As I continue to study and transcribe Dr. Kennedy’s Civil War file, I came across one document that I had not previously seen. It is entitled “Contract With A Private Physician”. It was drawn up on 1 Oct 1862 between Dr. Kennedy and the Confederate States Army. Dr. Kennedy was to be paid the princely sum of $80 per month (can you imagine!) for his medical services, which are “necessary because of the insufficient number of medical officers” presently available to the Confederate forces.
So Dr. Kennedy became a civilian employee of the Confederate Army in October 1862. Dr. Kennedy was living in Lauderdale Springs, Mississippi at the time of this contract, where he had already been attending the Confederate sick and wounded. Why the contract now? To extradite payment for services rendered? Future consideration when the Confederacy triumphs? Improved availability of drugs and supplies that a contract might ensure?
What was the state of the Confederacy on Oct 1862? The battle of Antietam had occurred only a month earlier, with massive casualities for both sides. It is now apparent that this conflict cannot be won in a just a few days or weeks and that the death and destruction it will cause will be like nothing America has ever seen. Abraham Lincoln will not let the Union disintegrate and the Confederacy must fight a bitter, all-out battle if it is to survive.
Perhaps Dr Kennedy has seen the reality of the day and is resigned to its inevitablity. At any rate, this contract was canceled on 31 Oct 1862, and shortly thereafter, in February of 1863 Dr. Kennedy enlists with the 27th Alabama Infantry Regiment as an Assistant Surgeon.
Some time ago ( almost 2 years, I’m ashamed to say!) I requested and received the Compiled Military Service File from The National Archives and Records Administration for my 2nd great-grandfather, Nathan Blunt Kennedy. When the records arrived, I did a cursory examination of the them, then filed them away. I had always intended to transcribe them, but never “got around to it”.
This packet consists of photocopies of those surviving documents from Dr. Kennedy’s Civil War service. Almost all are hand-written in the script and style of the time, so some are a bit difficult to read. Since my ancestor was a physician, there are also several archaic medical terms to decode.
Several days ago I began my first story page at footnote.com: “The Doctor is In: The life and work of my second great-grandfather, Dr. Nathan Blunt Kennedy, Physician & Surgeon, 1836-1897″. In support of this writing, I have scanned several of the NARA documents and uploaded them to my “shoe box” at footnote for use on Dr Kennedy’s story page.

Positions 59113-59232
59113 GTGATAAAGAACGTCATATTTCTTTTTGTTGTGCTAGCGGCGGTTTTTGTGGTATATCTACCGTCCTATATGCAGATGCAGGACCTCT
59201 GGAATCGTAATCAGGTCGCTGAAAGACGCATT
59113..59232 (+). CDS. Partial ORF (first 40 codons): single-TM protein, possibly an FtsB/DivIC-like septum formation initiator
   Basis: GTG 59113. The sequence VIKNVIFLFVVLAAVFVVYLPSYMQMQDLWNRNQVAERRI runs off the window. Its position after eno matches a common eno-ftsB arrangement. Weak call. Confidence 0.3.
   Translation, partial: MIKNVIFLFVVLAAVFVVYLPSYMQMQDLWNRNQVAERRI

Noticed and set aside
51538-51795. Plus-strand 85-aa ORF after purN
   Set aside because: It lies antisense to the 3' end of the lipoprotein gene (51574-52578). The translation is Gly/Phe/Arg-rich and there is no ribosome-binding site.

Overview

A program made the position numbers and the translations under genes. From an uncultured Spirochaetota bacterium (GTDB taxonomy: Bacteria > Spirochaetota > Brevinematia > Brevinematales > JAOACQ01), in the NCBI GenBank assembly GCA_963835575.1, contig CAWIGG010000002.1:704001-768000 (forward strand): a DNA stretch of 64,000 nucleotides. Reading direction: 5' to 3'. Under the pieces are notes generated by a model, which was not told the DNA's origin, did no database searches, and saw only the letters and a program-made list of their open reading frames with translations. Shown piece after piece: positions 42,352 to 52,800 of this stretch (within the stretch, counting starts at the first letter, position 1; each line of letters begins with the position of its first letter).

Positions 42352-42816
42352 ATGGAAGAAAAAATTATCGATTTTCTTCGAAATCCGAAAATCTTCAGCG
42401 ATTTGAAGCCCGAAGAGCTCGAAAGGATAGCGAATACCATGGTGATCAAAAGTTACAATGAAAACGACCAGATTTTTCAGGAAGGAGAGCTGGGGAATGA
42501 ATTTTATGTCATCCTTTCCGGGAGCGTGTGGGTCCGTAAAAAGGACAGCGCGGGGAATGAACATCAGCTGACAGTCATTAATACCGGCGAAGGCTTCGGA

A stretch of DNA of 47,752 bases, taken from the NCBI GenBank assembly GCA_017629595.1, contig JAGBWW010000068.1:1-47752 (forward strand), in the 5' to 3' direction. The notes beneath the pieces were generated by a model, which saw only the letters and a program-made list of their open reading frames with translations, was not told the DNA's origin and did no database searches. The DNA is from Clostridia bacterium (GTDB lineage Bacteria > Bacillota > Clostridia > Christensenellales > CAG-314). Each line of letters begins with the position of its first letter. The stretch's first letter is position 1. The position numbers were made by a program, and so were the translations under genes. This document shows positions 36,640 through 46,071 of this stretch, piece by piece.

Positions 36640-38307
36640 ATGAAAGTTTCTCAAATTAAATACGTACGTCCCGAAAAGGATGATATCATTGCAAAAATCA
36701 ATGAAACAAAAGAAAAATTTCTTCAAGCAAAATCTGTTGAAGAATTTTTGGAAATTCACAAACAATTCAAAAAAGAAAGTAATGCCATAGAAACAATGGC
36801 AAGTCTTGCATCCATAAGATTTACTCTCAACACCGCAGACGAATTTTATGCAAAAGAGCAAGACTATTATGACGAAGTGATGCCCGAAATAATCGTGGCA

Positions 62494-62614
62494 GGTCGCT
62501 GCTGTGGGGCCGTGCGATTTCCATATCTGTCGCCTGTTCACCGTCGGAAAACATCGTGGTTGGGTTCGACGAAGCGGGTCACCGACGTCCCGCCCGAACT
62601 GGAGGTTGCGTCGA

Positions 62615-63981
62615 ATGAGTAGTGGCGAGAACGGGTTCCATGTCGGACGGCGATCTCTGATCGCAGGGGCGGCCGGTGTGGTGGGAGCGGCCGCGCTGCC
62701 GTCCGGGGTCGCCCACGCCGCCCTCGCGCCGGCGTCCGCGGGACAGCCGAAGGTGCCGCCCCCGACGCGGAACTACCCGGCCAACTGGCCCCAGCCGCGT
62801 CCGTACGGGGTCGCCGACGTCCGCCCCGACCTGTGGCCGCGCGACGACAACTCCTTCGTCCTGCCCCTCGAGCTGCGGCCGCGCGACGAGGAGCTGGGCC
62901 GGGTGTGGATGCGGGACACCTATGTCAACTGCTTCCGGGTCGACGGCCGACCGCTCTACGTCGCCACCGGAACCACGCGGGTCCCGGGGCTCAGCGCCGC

As I went through the more than 30 pages of photocopies trying to decide which to include, for the first time I actually read each document. Now I knew from my earlier quick look that Dr Kennedy had developed “hemorraging of the lungs”, diagnosed as Phthisis Pulmonalis. On further investigation, I discovered, thanks to antiquusmorbus.com, that the dear doctor had developed “Consumption of the lungs; strictly applied to the tuberculous variety. [Cleaveland1886]; Pulmonary consumption. Pulmonary tuberculosis. [Dorland]“. As there was esentially no cure for tuberculosis in the 1860s, my ancestor had contracted a disease that would affect him for the rest of his life!
Well, I have finally realized how important these NARA documents are to my research, so it is time to transcribe them. I have done several pages so far, and may I say they are fascinating! As an RN, I am especially interested in the medical aspect. Compared to today’s modern medicine, it’s amazing that anyone survived the Civil War!
I have looked at several “social networking/genealogy” sites, because I think they have a lot of potential for sharing genealogical information and connecting family members. Geni, MyHeritage, and WeRelate all seem to be good options.
However, in an effort to concentrate and organize my efforts, I have decided to use Footnote.com for several reasons. First of all, I believe Footnote is the best site for the serious family historian. Access to original documents at a very reasonable price is probably the top selling point. Unlimited document storage is also available. And I really like the story pages concept. Here I can write about my ancestors and include photographs and supporting documents.
So, this morning I have been tweeking my account at Footnote.com a bit, and I have started my first story page, about my 2nd great-grandfather Dr. Nathan Blunt Kennedy.